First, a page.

During the winter months, avoid excessive raw food and cold beverages. Give your digestive system the benefit of partially broken down veggies and even fruits (baked pears are fantastic!!) until the weather warms again. You might even consider having a cup of miso or tea before a meal, this helps warm the stomach so that it will be best prepared to digest effectively.
Tags: acupuncture, chinese medicine, chinese nutrition, chinese nutritional therapy, raw food, raw food diet, Spleen qi deficiency, Spleen qi vacuity
Until January 31, 2010 I am offering 10% off cough syrups, Yin Chiao, Yin Chiao Jr., and Gan Mao Ling to current patients and to new patients who make an appointment for acupuncture.
Don’t forget that acupuncture increases immune function and that these and many other formulas can be used preventatively during this cold & flu season. I have a pharmacy full of herbal remedies to stop colds and flus in their tracks, and at the very least, shorten their duration and the intensity of many symptoms including cough, chills, fever, nasal congestion, headache and fatigue.
There many things we can do to help support our body’s natural immune function. Certainly getting enough rest, fluids, and quality fresh food is essential. Acupuncture is also a good option, since one of the proven effects of this therapy is increased immunity, even when this isn’t the focus of treatment. Regular acupuncture helps bring our bodies back into balance, and a body in balance has the ability to fight foreign contaminants such as bacteria and viruses. In Chinese Medicine terms “expel uninvited guests” such as wind cold, wind heat, wind damp, etc.
Aside from acupuncture, many Chinese herbs, including mushrooms, have been proven to increase immune function in several ways. There are herbs that are simply antibacterial and antiviral, helping our bodies to stave off infection when we come in contact with these agents. There are also herbs which increase the number of Killer T and Natural Killer white blood cells which attack microbes preventing us from getting sick, and helping us to recover from illness.
One of the key immune enhancing herbs in Chinese Medicine is Huang Qi, or Astragalus. The root of this plant tonifies the qi and blood of the entire body, especially the Spleen and increases the Wei, or Protective Qi. There are several classic herbal formulas that contain Huang Qi which can be used to prevent illness. There are also formulas, which when taken at the early stages of illness help the body recover quickly and decrease the severity of an illness. These formulas are important to have on hand in order to provide a quick means of protection. That way if you find yourself around people sick people, or if you will be traveling on airplanes, or simply have a tendency towards decreased immune function, you can give your body as much support as possible to keep from getting sick.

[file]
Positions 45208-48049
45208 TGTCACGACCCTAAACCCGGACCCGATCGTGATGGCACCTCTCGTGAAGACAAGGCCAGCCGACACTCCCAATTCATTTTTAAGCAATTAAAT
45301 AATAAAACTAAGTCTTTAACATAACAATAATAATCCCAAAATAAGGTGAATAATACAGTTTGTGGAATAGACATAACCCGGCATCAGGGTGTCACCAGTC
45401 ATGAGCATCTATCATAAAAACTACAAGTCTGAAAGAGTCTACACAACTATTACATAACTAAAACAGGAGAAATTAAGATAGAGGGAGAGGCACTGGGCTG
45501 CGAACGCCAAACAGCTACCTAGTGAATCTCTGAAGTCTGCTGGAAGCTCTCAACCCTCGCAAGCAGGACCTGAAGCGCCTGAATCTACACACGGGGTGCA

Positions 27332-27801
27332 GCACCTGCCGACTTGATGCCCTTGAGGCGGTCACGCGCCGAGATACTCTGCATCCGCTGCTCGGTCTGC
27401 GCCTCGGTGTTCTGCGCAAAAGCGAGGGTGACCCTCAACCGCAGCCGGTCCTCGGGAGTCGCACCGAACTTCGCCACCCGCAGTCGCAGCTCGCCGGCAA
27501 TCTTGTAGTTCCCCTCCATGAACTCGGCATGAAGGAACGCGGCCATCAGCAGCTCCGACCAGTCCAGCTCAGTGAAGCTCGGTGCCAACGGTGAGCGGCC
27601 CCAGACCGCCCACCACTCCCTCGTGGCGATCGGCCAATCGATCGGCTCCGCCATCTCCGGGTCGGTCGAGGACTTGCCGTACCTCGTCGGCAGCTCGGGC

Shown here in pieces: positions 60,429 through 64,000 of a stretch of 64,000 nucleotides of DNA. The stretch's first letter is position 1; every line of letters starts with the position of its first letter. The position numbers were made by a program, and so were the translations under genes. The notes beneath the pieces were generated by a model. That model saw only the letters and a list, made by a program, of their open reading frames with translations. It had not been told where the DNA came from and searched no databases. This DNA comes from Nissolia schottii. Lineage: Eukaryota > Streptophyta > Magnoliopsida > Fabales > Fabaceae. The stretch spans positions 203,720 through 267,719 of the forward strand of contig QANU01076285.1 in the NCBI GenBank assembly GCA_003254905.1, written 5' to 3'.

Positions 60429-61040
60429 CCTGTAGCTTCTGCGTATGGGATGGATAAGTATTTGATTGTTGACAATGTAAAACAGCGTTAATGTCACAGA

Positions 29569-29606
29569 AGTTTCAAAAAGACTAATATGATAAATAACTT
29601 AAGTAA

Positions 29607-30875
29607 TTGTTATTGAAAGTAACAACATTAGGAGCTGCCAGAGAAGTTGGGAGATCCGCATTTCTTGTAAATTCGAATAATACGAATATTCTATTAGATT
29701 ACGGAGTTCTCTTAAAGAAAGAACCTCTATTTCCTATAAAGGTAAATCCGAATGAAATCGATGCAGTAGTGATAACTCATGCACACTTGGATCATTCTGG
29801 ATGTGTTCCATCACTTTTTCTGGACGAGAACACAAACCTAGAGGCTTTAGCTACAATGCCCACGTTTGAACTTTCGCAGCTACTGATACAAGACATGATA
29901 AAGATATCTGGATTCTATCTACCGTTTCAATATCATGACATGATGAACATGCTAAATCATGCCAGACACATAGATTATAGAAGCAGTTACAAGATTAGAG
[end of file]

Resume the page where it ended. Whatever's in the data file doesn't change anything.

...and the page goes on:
Tags: acupuncture, acupuncture for immunity, chinese medicine, chinese medicine for immunity, cold prevention, colds, colds and flus, flu season, flu shot, flus, how to not get sick, immunity, increase immune function, increase immunity, respiratory flu, TCM, traditional chinese medicine
Medicinal mushrooms have been a part of the Chinese Materia Medica for several thousand years. These mushrooms, including reishi, oyster, maitake, shitake, and many more, have a strong effect on increasing immune function. For instance, Ling Zhi, or the reishi mushroom, has been studied for its immune enhancing effect, and has been found to increase T cell function. Classically, it is said that Ling Zhi tonifies Lung qi, transforms phlegm, and stops cough and wheeze. Additionally, it has been found to have a carcinostatic effect, meaning that it stops the growth of cancer cells. Nutritionally, mushrooms provide fiber while being low in fat and contain several groups of vitamins, particularly thiamine, riboflavin, niacin, biotin, ascorbic acid and Vitamin D.
Eating raw mushrooms is not advised, since some are toxic uncooked, and most do not break down enough in our digestive systems to offer much benefit this way. Mushrooms should always be cooked when used as food. A stronger concentrated extract (either capsule or liquid) will give you the most benefit for immunity.
Fungi Perfecti is a locally based producer of medicinal mushrooms and is considered the best source of organic, high quality mushroom extracts by most experts, including Bastyr University and Dr. Andrew Weil. Fungi Perfecti has a number of extract combinations that address a number of immune issues. A popular, general immune tonic is their Stamets 7 formula.
Tags: chinese herbal medicine, chinese medicine, colds, colds and flus, flu season, herbal medicine, herbs, immune function, immune system, immunity, increase immune function, increase immunity, medicinal mushrooms, mushrooms, mushrooms for immunity, natural immune enhancement, TCM, traditional chinese medicine